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Full-Text Articles in Law

Sacred Spheres: Religious Autonomy As An International Human Right, Diana V. Thomson, Kayla A. Toney May 2023

Sacred Spheres: Religious Autonomy As An International Human Right, Diana V. Thomson, Kayla A. Toney

Catholic University Law Review

How should courts resolve thorny human rights disputes that arise within religious groups? According to an emerging international consensus, they shouldn’t. When a case involves sensitive internal decisions by a religious organization, such as choosing who is qualified to teach the faith, courts are increasingly taking a hands-off approach. This global consensus has formed across international treaties, tribunals, and domestic courts in European and American nations. Every major human rights instrument and many international and domestic courts recognize that religious freedom must extend to religious communities, especially houses of worship and schools where believers gather to practice their faith and …


Pathways To Justice: Positive Rights, State Constitutions, And Untapped Potential, Dustin Coffman Jan 2023

Pathways To Justice: Positive Rights, State Constitutions, And Untapped Potential, Dustin Coffman

Marquette Benefits and Social Welfare Law Review

Positive rights, as a concept, are nothing new. Though they may not have always had such a deceptively unequivocal name, positive rights have existed in various forms and mediums throughout history. They've been utilized, underutilized, and, in some cases, outright ignored. At their core, positive rights are the imposition of an obligation upon the state to fulfill some declared right or benefit. One basis for this imposition is that because citizens give up certain rights by being parties to the "social contract," they should be entitled to certain positive protections guaranteed by the state created by way of said "contract." …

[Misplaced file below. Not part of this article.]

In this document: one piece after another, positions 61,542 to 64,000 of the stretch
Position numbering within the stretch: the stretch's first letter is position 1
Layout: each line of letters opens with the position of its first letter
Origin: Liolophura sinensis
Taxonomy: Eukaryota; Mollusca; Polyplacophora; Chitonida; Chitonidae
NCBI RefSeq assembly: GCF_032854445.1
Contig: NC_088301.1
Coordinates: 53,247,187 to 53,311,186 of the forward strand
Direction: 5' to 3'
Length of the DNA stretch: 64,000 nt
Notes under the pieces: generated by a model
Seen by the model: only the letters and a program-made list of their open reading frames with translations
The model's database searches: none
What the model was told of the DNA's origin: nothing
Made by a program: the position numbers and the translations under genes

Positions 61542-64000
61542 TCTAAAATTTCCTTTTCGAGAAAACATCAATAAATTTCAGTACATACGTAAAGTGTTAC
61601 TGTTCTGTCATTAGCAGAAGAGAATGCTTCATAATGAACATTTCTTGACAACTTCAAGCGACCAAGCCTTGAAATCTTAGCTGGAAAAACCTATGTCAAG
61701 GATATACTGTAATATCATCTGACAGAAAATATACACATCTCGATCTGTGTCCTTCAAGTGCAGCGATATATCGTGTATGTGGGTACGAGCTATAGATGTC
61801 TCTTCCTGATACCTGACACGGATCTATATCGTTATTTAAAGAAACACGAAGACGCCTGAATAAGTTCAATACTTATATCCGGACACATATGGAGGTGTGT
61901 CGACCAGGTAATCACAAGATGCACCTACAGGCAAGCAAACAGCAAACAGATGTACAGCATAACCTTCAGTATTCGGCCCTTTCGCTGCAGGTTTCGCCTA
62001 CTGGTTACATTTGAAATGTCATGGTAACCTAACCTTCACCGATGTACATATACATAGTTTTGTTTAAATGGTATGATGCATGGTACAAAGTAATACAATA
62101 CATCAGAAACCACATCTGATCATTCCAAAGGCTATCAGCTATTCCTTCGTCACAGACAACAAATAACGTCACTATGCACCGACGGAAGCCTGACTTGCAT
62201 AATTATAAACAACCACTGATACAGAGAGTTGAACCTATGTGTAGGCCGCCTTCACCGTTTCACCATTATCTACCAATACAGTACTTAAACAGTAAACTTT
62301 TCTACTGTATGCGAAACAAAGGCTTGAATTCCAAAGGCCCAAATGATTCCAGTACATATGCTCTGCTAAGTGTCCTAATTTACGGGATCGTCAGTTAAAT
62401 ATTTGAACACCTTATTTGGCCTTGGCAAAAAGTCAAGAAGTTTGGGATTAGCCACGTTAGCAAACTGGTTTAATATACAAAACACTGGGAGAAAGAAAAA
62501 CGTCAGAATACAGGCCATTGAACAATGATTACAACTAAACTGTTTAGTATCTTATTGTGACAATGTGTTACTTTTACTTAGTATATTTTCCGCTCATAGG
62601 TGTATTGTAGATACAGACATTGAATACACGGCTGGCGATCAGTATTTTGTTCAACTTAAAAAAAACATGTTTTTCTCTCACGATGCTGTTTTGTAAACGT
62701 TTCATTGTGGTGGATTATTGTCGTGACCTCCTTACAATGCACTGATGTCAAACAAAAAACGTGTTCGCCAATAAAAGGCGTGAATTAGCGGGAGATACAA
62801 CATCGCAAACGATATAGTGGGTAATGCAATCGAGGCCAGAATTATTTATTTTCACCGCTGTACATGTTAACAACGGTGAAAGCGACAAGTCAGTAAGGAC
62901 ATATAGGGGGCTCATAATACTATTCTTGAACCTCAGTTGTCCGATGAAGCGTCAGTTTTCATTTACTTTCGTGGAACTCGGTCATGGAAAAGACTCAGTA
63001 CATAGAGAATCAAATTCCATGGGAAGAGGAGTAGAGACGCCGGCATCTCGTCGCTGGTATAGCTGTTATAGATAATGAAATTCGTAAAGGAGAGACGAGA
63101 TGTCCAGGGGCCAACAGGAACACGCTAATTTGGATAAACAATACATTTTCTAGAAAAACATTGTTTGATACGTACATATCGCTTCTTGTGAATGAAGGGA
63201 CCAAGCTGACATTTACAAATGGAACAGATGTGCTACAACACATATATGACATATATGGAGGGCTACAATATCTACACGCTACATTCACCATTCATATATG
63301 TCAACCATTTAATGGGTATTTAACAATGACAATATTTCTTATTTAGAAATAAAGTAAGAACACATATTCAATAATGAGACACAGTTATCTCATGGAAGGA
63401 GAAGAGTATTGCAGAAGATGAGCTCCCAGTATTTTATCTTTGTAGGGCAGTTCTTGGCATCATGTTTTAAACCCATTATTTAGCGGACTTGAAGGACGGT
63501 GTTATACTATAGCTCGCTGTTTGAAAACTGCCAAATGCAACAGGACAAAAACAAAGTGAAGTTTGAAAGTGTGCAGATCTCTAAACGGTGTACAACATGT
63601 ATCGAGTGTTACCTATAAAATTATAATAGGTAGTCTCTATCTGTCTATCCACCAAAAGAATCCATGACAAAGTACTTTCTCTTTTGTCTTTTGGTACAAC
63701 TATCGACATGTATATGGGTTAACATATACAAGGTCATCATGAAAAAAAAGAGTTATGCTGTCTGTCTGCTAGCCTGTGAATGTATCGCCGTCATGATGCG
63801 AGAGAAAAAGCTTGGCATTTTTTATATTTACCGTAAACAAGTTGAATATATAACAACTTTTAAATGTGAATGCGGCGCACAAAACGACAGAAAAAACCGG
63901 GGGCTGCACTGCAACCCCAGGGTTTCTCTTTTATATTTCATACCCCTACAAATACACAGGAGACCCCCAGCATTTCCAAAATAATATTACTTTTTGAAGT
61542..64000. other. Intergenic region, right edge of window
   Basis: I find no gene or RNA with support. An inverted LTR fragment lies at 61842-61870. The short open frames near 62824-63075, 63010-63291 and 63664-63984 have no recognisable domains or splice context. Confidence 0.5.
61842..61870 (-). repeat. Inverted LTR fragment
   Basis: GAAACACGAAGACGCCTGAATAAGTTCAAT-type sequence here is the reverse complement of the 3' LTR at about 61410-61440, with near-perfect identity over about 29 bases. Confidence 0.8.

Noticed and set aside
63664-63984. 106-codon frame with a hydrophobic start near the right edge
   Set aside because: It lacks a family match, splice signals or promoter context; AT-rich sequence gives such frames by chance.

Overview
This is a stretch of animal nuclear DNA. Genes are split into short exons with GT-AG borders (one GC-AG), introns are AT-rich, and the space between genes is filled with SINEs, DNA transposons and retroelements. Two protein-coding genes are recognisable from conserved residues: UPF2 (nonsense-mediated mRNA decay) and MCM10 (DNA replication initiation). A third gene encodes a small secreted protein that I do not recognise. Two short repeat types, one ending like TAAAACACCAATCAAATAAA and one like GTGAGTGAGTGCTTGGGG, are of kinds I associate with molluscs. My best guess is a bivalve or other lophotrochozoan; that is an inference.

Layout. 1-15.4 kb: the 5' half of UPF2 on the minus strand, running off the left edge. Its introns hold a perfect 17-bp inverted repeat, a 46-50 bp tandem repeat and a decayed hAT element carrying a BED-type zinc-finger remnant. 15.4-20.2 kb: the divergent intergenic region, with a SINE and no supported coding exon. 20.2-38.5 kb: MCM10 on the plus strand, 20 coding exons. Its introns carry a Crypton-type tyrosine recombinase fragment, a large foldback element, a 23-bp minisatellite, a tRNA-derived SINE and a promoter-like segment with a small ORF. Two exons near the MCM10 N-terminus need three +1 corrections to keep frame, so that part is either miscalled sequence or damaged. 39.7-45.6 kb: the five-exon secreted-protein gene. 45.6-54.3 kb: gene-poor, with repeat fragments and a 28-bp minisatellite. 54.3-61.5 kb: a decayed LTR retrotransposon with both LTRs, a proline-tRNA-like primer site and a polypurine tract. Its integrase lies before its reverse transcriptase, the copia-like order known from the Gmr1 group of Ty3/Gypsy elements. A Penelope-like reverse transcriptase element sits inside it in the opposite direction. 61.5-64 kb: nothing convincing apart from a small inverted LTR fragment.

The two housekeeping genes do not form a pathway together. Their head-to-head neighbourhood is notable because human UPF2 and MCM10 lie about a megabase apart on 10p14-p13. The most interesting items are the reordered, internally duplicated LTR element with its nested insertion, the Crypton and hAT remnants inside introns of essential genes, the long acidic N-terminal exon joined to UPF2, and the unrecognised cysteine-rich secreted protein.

Dynamic Regulatory Constitutionalism: Taking Legislation Seriously In The Judicial Enforcement Of Economic And Social Rights, Richard Stacey Jan 2017

Dynamic Regulatory Constitutionalism: Taking Legislation Seriously In The Judicial Enforcement Of Economic And Social Rights, Richard Stacey

Notre Dame Journal of Law, Ethics & Public Policy

The international human rights revolution in the decades after the Second World War recognized economic and social rights alongside civil and political rights. The Universal Declaration of Human Rights in 1949, the International Covenant on Economic, Social, and Cultural Rights in 1966, regional treaties, and subject-specific treaties variously describe rights to food, shelter, health, and education, and set out state obligations for the treatment of children. When they first appeared, these international, economic, and social rights instruments raised questions about whether economic and social rights are justiciable in domestic legal contexts and whether they can be meaningfully enforced by courts …


Panel I-- General Discussion, Georgia Journal Of International And Comparative Law Nov 2014

Panel I-- General Discussion, Georgia Journal Of International And Comparative Law

Georgia Journal of International & Comparative Law

No abstract provided.


International Law As Part Of Our Law: A Constitutional Perspective , Michael D. Ramsey May 2012

International Law As Part Of Our Law: A Constitutional Perspective , Michael D. Ramsey

Pepperdine Law Review

No abstract provided.


Panacea Or Pathetic Fallacy? The Swiss Ban On Minarets, Lorenz Langer Jan 2010

Panacea Or Pathetic Fallacy? The Swiss Ban On Minarets, Lorenz Langer

Vanderbilt Journal of Transnational Law

On November 29, 2009, Swiss voters adopted a ballot initiative introducing a constitutional ban on the construction of minarets. This Article provides a thick description of the minaret vote's context. A legal analysis addresses the implications of the ban under national, regional, and international normative frameworks. The Article argues that the ban is irreconcilable with the Swiss constitutional bill of rights and several international human right provisions. In Switzerland, however, respect for the vox populi potentially trumps any concern over conflicting international obligations, and there is no effective judicial review of initiatives. This lack of judicial review is partly a …